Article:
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Tim Wells: Bowhunting Yucatan Oscillated Turkey
I have no doubt the early Mayans had called Oscillated turkeys in close then shot them with long bows or blowguns. Being a primitive hunter, I consider myself fortunate to have such an encounter myself. My recent trip to the Yucatan Peninsula was by far the most rewarding turkey hunt I have yet to experience.
The Mayans were known as some of the greatest hunters to trek Mexico’s vast jungles and the Oscillated turkey played a roll in their long history of surviving in this harsh wilderness. The Mayans are gone now and all that remains are the ruins of their great society that once ruled the Yucatan.
I’ve always considered hunting near the Mayan ruins but avoided the trip up until now. Primarily because the Oscillated turkeys were killed by shooting them off the roost or over bait. I have nothing against these methods but if I were to travel the distance and endure the heat I’d rather do something a bit more challenging.
By luck, I recently learned that these beautiful turkeys could be called within range. Sergio Scarth with Balam Outfitters discovered the sounds that work well and luckily for me he invited me to try and be the first to actually call one in and arrow it on film. So I booked a seven day hunt.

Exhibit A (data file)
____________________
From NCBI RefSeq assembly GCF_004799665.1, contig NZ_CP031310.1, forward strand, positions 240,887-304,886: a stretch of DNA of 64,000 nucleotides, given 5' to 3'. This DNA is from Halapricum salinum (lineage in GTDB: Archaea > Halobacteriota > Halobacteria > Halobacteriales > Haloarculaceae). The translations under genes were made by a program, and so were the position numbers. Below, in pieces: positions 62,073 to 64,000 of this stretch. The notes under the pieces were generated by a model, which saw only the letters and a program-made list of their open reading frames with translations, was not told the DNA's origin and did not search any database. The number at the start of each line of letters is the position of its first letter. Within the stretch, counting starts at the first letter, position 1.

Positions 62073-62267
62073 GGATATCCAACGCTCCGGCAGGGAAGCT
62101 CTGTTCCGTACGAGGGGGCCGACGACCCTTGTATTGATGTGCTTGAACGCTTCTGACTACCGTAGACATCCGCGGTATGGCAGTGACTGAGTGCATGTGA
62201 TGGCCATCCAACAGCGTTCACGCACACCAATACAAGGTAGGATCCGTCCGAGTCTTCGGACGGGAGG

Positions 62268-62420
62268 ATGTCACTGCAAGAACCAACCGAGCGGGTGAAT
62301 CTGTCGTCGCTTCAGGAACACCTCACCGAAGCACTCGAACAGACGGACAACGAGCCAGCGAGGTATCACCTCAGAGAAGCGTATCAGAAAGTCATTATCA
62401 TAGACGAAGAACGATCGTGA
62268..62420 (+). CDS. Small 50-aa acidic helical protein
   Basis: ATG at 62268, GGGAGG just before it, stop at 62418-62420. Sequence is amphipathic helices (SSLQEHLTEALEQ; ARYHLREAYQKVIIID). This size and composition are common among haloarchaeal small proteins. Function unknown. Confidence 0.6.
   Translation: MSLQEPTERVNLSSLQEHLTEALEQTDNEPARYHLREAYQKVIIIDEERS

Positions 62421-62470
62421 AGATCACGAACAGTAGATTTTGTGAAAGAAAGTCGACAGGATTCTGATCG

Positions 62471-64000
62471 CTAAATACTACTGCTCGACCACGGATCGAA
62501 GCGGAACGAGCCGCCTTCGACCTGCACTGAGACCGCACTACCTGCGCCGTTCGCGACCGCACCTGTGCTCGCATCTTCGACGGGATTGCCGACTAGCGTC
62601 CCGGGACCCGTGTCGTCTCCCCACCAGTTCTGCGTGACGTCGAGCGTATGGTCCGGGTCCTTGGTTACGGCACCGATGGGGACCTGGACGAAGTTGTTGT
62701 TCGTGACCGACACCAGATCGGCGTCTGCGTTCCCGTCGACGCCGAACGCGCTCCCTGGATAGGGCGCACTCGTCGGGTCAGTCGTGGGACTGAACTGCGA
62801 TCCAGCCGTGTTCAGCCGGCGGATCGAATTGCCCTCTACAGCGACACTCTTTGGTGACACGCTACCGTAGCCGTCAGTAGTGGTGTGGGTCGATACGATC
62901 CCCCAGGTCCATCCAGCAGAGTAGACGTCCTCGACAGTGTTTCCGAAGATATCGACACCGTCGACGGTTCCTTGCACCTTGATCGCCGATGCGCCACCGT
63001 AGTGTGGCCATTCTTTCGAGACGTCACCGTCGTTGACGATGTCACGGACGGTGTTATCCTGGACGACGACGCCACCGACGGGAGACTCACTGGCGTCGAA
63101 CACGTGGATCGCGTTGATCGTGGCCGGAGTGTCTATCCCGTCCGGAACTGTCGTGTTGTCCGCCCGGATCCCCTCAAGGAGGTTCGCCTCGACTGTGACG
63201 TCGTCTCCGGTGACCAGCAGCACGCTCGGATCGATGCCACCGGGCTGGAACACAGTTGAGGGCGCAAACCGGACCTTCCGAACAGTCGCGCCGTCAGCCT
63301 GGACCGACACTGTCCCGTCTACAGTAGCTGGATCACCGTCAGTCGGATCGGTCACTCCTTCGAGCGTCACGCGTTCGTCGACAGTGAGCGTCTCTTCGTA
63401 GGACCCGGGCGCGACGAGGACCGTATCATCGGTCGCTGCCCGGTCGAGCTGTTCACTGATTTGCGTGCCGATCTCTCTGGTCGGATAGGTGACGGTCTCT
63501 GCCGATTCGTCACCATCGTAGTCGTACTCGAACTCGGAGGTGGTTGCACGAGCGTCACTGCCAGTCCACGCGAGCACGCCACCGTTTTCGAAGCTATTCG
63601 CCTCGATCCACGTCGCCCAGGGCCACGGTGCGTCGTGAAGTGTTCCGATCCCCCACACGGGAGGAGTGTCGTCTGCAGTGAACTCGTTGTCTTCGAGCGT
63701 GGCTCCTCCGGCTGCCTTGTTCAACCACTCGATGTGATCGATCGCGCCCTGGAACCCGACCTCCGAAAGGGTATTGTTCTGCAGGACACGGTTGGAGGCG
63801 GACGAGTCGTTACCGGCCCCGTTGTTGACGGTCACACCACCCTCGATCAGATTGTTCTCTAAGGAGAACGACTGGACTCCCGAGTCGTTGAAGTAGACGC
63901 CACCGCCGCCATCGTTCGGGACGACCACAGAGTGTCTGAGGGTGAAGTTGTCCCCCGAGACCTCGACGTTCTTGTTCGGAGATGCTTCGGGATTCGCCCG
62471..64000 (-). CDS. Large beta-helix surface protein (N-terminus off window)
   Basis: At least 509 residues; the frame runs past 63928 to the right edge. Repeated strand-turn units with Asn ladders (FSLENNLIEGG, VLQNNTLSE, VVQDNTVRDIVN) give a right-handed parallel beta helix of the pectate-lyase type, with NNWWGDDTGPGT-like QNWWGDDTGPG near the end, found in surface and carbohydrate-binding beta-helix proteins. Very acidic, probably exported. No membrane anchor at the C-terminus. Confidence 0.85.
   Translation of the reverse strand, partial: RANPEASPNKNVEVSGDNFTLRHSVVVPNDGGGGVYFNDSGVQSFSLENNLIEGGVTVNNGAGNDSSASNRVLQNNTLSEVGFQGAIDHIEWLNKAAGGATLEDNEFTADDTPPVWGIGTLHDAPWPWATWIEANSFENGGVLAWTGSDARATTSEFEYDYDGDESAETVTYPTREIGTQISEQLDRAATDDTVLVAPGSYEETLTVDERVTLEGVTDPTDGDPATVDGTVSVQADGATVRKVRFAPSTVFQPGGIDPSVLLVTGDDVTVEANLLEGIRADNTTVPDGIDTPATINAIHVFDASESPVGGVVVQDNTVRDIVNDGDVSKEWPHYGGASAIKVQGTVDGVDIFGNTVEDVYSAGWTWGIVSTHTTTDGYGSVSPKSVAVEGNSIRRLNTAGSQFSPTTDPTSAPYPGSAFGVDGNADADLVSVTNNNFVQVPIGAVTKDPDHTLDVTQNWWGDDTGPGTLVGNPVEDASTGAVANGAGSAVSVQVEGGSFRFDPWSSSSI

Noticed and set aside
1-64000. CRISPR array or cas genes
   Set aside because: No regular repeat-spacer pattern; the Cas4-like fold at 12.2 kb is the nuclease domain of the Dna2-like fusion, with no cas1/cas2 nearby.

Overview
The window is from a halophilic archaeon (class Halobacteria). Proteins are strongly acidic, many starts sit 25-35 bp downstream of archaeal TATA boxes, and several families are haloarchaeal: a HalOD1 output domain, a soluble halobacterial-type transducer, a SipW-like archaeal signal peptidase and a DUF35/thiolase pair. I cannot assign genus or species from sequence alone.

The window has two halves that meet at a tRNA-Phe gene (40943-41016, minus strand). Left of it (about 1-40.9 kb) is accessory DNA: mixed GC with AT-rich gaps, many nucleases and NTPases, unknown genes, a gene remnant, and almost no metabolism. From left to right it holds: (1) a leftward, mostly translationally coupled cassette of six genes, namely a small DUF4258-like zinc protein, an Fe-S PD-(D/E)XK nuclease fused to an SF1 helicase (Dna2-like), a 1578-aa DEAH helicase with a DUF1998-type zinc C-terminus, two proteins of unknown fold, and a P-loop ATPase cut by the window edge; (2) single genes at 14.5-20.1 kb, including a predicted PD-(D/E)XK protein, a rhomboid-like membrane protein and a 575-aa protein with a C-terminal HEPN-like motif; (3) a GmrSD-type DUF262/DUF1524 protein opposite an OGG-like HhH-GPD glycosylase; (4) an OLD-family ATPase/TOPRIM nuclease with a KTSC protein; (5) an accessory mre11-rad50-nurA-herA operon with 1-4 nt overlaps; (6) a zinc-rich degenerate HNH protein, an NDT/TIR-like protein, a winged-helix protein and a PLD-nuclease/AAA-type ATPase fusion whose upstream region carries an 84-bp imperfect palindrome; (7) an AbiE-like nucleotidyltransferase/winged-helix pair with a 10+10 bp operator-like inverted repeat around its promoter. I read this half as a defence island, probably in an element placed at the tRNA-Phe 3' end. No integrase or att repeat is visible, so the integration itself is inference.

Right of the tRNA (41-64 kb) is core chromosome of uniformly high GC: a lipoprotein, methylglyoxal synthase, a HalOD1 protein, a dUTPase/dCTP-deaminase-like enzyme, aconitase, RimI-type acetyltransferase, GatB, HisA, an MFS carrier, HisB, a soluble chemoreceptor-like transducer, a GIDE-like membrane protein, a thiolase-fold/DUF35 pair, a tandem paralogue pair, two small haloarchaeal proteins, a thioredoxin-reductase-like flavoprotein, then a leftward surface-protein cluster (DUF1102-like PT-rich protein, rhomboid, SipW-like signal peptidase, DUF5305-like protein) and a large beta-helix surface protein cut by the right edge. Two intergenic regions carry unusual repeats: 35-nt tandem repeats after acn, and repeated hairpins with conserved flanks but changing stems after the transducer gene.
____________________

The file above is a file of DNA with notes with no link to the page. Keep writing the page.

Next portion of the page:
Fast forward to early April, I was now deep in a hot humid jungle.
According to Sergio, “The hotter it gets the more vocal the Oscillated turkeys become.” However, Sergio was sick in camp with food poisoning. Meanwhile his guide Matia showed me the ropes.
On the third day a scout heard an Oscillated turkey ‘sing’ on a distant ridge the night before. So with high hopes Matia and I left long before first light.
After a bumpy ride through dense forest, we finally parked the abused jeep and went on another two mile scratch, climb, crawl and occasional walk. Still dark, Matia slowed the pace to a stop and we sat listening to the strange sounds of the jungle’s many inhabitants. Screams and growls of howler monkeys, bugs and bird songs of every pitch made a chorus of jungle music like no other. The only sound I personally recognized were the mosquitos hammering me from all sides. Adding to the pleasure, I was soaked with sweat and the sun was still yet to rise.
Then, through the inky blackness of the forest we heard a distant drumming noise. Thump thump thump thump thump! Somehow I knew, and my guide verified it by whispering “turkey”, one of the few english words he knew. And so it was, we were on the move after an Oscillated turkey.
The Oscillated tom continued its unique song of a pounding courtship as we snuck nearer to its roost. But as we closed the distance Matia suddenly sidestepped and broke a twig, which was completely uncharacteristic of him. He whispered loudly, “Serpent” I knew that word! I couldn’t see it in the darkness but I could definitely hear it slithering my way through dry leaves.